• DB_NAME = wordpress 
  • DB_USER = bloguser 
  • DB_PASSWORD = [email protected] 
  • DB_HOST = localhost 

Press “CTRL + X” to close the editor, press “Y” to save the changes and then “Enter” to write the changes.

At the end your “wp-config.php” file will looks like this:

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<?php
/**
 * The base configuration for WordPress
 *
 * The wp-config.php creation script uses this file during the
 * installation. You don't have to use the web site, you can
 * copy this file to "wp-config.php" and fill in the values.
 *
 * This file contains the following configurations:
 *
 * * MySQL settings
 * * Secret keys
 * * Database table prefix
 * * ABSPATH
 *
 * @link https://codex.wordpress.org/Editing_wp-config.php
 *
 * @package WordPress
 */

// ** MySQL settings - You can get this info from your web host ** //
/** The name of the database for WordPress */
define('DB_NAME', 'wordpress');

/** MySQL database username */
define('DB_USER', 'bloguser');

/** MySQL database password */
define('DB_PASSWORD', '[email protected]');

/** MySQL hostname */
define('DB_HOST', 'localhost');

/** Database Charset to use in creating database tables. */
define('DB_CHARSET', 'utf8');

/** The Database Collate type. Don't change this if in doubt. */
define('DB_COLLATE', '');

/**#@+
 * Authentication Unique Keys and Salts.
 *
 * Change these to different unique phrases!
 * You can generate these using the {@link https://api.wordpress.org/secret-key/1.1/salt/ WordPress.org secre$ * You can change these at any point in time to invalidate all existing cookies. This will force all users to$ *
 * @since 2.6.0
 */
define('AUTH_KEY',         'f!V:2LqTP|>IXNZ?+u`${~6I&22$wmH|[email protected][email protected])ZyGu%B+6wHf');
define('SECURE_AUTH_KEY',  'RU?n#|{0C1&!QOxE`$ZP/x*[HDr^0=gBs)[email protected]@$z6)>|[email protected]');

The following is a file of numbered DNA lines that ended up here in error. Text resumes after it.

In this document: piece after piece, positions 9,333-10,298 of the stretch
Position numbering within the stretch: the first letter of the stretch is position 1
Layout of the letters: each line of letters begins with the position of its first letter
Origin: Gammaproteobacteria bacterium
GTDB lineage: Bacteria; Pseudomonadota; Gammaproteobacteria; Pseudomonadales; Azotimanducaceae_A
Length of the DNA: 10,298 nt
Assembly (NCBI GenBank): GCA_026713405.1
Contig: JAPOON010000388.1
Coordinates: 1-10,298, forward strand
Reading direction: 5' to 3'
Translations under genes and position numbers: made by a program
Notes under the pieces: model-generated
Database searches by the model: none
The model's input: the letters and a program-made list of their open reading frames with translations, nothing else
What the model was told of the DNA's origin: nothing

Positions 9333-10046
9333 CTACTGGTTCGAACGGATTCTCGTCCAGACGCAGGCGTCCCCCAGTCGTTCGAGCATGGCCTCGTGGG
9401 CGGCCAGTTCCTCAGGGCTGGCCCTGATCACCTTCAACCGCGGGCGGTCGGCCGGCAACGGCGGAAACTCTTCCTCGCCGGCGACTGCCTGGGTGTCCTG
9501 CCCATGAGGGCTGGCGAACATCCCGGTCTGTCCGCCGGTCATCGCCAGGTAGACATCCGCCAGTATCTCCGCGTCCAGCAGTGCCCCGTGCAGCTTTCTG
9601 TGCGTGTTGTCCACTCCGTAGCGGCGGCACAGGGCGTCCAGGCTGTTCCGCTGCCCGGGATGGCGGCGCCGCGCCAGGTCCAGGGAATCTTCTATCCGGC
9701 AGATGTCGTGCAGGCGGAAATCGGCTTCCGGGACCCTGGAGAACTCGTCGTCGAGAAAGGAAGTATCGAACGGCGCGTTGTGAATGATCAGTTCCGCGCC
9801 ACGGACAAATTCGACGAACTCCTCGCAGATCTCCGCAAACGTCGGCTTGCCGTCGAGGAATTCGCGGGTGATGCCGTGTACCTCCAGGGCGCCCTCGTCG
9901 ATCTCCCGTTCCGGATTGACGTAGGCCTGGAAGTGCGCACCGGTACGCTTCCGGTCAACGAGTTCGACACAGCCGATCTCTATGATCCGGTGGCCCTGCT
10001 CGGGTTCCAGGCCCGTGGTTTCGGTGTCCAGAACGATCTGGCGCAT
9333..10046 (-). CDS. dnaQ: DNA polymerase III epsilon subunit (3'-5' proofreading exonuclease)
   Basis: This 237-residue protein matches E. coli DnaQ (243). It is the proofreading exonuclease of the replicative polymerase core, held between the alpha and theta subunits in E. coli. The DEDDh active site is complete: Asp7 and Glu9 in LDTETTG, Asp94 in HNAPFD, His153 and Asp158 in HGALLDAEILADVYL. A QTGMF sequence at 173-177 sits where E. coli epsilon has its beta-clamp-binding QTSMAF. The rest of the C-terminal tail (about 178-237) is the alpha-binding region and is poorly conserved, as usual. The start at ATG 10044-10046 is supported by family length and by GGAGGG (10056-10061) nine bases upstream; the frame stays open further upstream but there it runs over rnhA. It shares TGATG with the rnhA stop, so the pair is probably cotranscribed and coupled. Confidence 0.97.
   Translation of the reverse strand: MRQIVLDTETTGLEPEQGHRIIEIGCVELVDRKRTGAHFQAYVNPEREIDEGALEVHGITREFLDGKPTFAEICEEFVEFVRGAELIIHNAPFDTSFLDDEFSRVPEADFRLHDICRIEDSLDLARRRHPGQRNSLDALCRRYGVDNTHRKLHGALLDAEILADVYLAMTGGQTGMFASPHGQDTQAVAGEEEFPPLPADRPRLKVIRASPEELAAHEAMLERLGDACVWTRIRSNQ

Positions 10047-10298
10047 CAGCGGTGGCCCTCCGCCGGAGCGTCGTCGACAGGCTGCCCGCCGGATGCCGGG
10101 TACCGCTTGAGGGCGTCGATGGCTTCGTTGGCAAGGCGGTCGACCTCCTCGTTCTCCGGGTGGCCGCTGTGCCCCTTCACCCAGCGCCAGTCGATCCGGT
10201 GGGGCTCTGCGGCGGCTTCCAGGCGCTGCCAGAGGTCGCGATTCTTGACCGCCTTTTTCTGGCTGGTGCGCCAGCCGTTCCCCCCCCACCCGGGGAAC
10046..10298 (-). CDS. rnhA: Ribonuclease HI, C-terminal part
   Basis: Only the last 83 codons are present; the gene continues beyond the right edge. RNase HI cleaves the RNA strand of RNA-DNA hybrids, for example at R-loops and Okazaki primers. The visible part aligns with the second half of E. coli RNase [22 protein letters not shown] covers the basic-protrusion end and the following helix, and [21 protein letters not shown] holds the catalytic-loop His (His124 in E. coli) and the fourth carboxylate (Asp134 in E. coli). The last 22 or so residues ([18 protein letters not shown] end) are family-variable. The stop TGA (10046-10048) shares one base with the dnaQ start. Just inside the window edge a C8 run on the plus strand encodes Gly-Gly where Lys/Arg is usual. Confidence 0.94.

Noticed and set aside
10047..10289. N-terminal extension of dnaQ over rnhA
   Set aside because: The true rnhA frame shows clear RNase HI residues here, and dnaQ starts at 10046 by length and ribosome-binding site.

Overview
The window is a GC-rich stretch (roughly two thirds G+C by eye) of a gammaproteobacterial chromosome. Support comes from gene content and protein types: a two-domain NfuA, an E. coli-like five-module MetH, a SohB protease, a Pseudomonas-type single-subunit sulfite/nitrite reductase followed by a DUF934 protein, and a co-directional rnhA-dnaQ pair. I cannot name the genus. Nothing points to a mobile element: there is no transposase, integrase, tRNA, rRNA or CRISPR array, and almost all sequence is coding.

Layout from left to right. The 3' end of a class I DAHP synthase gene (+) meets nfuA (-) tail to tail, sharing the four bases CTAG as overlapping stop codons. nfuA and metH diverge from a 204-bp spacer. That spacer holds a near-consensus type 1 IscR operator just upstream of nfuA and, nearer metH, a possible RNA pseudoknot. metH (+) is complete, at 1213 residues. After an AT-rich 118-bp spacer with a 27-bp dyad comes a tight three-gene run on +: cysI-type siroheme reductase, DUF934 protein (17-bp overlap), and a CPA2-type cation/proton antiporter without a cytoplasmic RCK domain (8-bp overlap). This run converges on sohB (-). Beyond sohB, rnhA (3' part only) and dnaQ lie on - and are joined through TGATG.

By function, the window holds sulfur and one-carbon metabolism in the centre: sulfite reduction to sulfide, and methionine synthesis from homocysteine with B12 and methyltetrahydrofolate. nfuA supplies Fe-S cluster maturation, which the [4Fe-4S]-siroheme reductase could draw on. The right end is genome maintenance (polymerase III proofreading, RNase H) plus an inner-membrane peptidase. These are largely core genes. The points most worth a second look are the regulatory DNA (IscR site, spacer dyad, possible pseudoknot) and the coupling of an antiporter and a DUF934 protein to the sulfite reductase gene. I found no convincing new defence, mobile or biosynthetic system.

define('LOGGED_IN_KEY',    ')t1%}ToyWQSbl;D<XpniTnX]H9 w.;cUpH5[#D @><r43}H9-Twoe<8Tkl^Oj`UB');
define('NONCE_KEY',        ']c_WzuCIJzZ_;&|~}+Y|E0s-H0Y>cEa}fF{#|*oz[%kH+FU,>w|@mf84cfVO,8B4');
define('AUTH_SALT',        'nn+Y{]V0u#&|-i<5ZyZpS%^[email protected]*Nw=y$mGR3Kl8|-|7U67^f][email protected]`');
define('SECURE_AUTH_SALT', '%a|H`Ar-3PdL5(icUM+PyYKQzp2%5TY>)3=NgkT(1cV$(TJ9)<O[c)1En|!4dh6N');
define('LOGGED_IN_SALT',   '-Rji])tGr$mJn0o.)j&#${C_+r^|oh1lW5L|-Y^S?w>yQQ#dnJ,[GE/-3X4([[V7');
define('NONCE_SALT',       'g0+CI^bh|d,*|Mu$.Kqsm{_6Aph<dNkJ 7bw4wKV%OG`zGYf~K!Z86U^aP5+DG{v');

/**#@-*/

/**
 * WordPress Database Table prefix.
 *
 * You can have multiple installations in one database if you give each
 * a unique prefix. Only numbers, letters, and underscores please!
 */
$table_prefix  = 'wp_';

WordPress installation Wizard

Now we have all the configuration in place to complete the installation of WordPress. 

Open your browser and type the IP address of your “Rock64/own server” and follow the installation wizard. 

Select your language:

The next step will be set your blog Tittle, UserName, Password and an email address for your user.

Don’t forget your password
Success, click on “Log in”.

If everything goes well, you are going to be redirected to your WordPress admin site.

WordPress Admin site

We have almost everything ready to publish our blog to the world.

Meanwhile you can start tuning your blog, creating some test post, adding themes, etc.

On the next post I’m going to show you how to get your free DNS (hosted), domain and SSL certificate also, I’m going to explain you how to create some basics rules in your router for redirect all the http/https request to your external IP address to your Rock64/Raspberry Pi/home.

Don’t forget to share your comments and share this post to your friends and nemesis.

2 thoughts on “Rock64: LAMP + WordPress + Let’s Encrypt SSL | part 2